Considerations When Working with a Global Audience

February 15, 2017 10:00 by Dana Peters

Virtual instructor-led training (vILT) presents unique opportunities and challenges for companies with operations throughout the world. On one hand, a vILT program can bring together learners from all over the world, efficiently and cost effectively.  On the other hand, there are a few more considerations to keep in mind when facilitating and designing learning content for a global audience.

From our experience working on global vILT projects, we wanted to share a few key points we think might be helpful for you to consider.

Instructional Design

What you show and share during your virtual session needs to be applicable to a global audience. This means any image, particularly images representing metaphors, must be broadly understood. Using an image of a bird with a worm in its mouth with a sunrise in the background to represent moving swiftly on a new market opportunity, may not create the mental connection you are looking for with anyone who doesn’t know or understand the expression, “The early bird gets the worm!”

Pay close attention to examples, case studies, or stories you’re including within your learning to make sure they are globally applicable as well as inclusive of multiple cultures.

Use pre-work as an opportunity for participants to prepare responses for questions the facilitator will pose in class or contributions the participants may need to make to exercises. This will build confidence for non-native speakers to be more comfortable speaking out and participating in class.

Facilitation Techniques

Facilitating to a global audience can be even more challenging. Many times you will be presenting to learners who don’t natively speak your language. Let’s use English as an example. Many learners around the world know and understand English, but many don’t consider themselves fluent. It’s important to speak clearly, enunciate your speech, and slowdown in pace. The number one piece of constructive feedback our clients receive from learners is that the facilitator speaks too fast.

Consider what specific questions and directions you will pose in class verbally. We suggest having those questions written out on the slides, posed as poll questions, or posted in the chat. Often times, second language learners will be more comfortable reading the questions or writing their responses than speaking. This will encourage active participation from all learners. Consider also posting key learning objectives in the chat or in written form as well.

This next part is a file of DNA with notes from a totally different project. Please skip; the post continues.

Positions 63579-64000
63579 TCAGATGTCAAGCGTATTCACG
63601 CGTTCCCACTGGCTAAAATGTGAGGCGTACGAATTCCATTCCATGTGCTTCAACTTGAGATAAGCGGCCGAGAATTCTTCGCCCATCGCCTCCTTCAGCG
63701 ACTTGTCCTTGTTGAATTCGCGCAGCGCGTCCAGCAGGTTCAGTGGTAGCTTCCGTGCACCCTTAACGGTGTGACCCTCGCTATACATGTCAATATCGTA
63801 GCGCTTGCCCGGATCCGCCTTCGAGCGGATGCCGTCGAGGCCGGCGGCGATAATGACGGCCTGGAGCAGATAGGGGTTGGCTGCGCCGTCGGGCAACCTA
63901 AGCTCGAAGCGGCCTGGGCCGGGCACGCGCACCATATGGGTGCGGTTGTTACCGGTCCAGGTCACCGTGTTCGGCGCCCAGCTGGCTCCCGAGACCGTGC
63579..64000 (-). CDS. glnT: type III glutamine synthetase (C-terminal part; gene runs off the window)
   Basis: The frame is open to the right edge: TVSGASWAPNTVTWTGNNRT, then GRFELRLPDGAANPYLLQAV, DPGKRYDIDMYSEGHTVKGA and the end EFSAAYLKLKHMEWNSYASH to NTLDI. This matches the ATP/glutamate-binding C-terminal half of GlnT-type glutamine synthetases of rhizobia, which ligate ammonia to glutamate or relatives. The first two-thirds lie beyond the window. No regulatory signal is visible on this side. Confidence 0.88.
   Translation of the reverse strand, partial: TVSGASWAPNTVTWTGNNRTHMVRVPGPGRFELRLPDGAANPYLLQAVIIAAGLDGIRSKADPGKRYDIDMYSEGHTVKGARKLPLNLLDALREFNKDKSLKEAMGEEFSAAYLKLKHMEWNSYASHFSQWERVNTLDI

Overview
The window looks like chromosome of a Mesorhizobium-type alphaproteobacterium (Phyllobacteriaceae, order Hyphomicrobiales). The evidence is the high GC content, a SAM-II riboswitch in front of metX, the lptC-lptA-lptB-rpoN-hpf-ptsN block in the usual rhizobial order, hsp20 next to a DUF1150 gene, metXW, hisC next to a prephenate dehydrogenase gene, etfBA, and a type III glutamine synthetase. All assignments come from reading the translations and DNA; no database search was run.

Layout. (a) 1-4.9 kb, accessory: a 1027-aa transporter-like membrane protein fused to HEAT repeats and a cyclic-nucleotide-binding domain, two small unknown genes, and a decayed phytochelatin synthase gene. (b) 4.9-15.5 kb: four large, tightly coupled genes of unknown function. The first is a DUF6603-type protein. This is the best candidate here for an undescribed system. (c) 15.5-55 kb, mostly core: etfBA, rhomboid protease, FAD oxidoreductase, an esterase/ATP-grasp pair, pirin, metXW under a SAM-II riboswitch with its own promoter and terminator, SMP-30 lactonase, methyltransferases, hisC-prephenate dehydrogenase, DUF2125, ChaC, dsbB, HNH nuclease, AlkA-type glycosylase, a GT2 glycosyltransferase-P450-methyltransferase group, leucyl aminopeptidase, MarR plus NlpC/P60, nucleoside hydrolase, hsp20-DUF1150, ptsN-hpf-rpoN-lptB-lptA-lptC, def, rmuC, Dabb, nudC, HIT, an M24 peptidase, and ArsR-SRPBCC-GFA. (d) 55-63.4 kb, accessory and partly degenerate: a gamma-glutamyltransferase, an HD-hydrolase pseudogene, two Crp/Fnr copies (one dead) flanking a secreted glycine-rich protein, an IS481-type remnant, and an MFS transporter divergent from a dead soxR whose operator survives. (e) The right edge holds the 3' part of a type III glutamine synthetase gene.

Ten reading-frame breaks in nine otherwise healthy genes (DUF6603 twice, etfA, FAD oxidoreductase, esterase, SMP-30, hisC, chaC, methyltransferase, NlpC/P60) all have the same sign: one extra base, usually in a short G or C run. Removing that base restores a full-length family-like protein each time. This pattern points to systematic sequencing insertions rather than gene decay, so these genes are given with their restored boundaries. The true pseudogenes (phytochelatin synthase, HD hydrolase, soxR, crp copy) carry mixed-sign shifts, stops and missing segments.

Keep in mind; this may take up some extra class time. Work with your course designers so they understand whom your core audience is and the need to build in extra time for communication.

While speaking, it may be tempting to refer to current events, pop culture, or to speak in slang or jargon. Be wary, these references may not connect with learners not native to your country.

Additionally, we suggest practicing pronunciation of foreign names. While most learners will not be upset if a virtual facilitator mispronounces their name, they will notice your effort to try and get it right. This will help with connecting with the learner on a personal level and encourages engagement and active participation as well.

Scheduling

Scheduling is another item to consider when working with a global audience.

Pay close attention to the differences in time and eliminate time-sensitive phrases like “Good Morning” from your delivery. During breaks or when timing portions of your learning program don’t use the exact time it is for you. Instead practice using phrases like “ten past the hour” or “half past the hour” to make your time reference applicable to all learners, regardless of time zone.

It’s important also to consider global holidays and traditional work hours across the world when scheduling your virtual learning session. For example, most companies would avoid scheduling a virtual learning session on Thanksgiving Day here in the United States, but Thanksgiving isn’t celebrated globally. Independence Day is different for every country, and religious holidays take priority over work in some countries too.

While it will be impossible to accommodate every country around the globe, be aware of where your learners are located. Take care to consider major public holidays and work hours.

There are many considerations to working with a global audience. What other strategies do you have?

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Events | Learning | Training | Virtual Learning

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